"I said RIDE," said Grayson. "Any fool can SIT on a horse. NO, I hain't got nothin', an' I'm busy now. Hold on!" he exclaimed as though seized by a sudden inspiration. He looked sharply at Bridge for a moment and then shook his head sadly. "No, I'm afraid you couldn't do it--a guy's got to be eddicated for the job I got in mind."

"Washing dishes?" suggested Bridge.

Grayson ignored the playfulness of the other's question.

"Keepin' books," he explained. There was a finality in his tone which said: "As you, of course, cannot keep books the interview is now over. Get out!"

"I could try," said Bridge. "I can read and write, you know. Let me try." Bridge wanted money for the trip to Rio, and, too, he wanted to stay in the country until Billy was ready to leave.

"Savvy Spanish?" asked Grayson.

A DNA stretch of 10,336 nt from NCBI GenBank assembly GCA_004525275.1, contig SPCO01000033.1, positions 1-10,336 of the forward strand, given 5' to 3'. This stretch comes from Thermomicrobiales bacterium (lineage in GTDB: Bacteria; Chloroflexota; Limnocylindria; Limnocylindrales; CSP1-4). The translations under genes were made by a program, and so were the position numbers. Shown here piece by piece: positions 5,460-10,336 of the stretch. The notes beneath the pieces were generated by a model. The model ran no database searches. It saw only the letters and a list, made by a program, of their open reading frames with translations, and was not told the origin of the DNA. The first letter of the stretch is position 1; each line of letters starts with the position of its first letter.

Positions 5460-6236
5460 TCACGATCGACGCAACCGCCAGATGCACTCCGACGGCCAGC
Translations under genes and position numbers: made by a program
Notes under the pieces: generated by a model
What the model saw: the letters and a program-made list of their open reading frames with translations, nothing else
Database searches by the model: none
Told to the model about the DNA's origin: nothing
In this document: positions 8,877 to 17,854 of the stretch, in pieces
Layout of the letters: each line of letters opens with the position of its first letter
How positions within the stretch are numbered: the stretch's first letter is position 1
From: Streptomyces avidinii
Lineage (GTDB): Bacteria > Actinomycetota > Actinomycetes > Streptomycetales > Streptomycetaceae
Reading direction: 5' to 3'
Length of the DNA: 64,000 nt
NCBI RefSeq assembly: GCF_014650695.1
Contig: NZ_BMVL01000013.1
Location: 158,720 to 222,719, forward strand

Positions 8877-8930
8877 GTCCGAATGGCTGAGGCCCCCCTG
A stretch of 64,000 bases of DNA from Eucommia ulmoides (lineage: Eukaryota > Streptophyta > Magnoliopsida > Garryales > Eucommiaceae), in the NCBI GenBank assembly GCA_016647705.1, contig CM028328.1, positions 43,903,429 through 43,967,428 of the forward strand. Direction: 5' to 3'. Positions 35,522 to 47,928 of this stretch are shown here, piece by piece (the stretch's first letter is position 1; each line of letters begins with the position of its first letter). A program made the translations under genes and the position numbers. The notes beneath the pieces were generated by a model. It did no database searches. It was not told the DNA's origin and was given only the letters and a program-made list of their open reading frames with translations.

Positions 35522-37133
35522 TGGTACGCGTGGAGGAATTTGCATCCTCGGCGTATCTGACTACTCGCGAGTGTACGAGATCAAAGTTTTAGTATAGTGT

"I read and write it better than I speak it," said Bridge, "though I do the latter well enough to get along anywhere that it is spoken."

Grayson wanted a bookkeeper worse than he could ever recall having wanted anything before in all his life. His better judgment told him that it was the height of idiocy to employ a ragged bum as a bookkeeper; but the bum was at least as much of a hope to him as is a straw to a drowning man, and so Grayson clutched at him.

"Go an' turn your cayuse in an' then come back here," he directed, "an' I'll give you a tryout."

"Thanks," said Bridge, and rode off in the direction of the pasture gate.

"'Fraid he won't never do," said Grayson, ruefully, after Bridge had passed out of earshot.

"I rather imagine that he will," said the boss. "He is an educated man, Grayson--you can tell that from his English, which is excellent. He's probably one of the great army of down-and-outers. The world is full of them--poor devils. Give him a chance, Grayson, and anyway he adds another American to our force, and each one counts."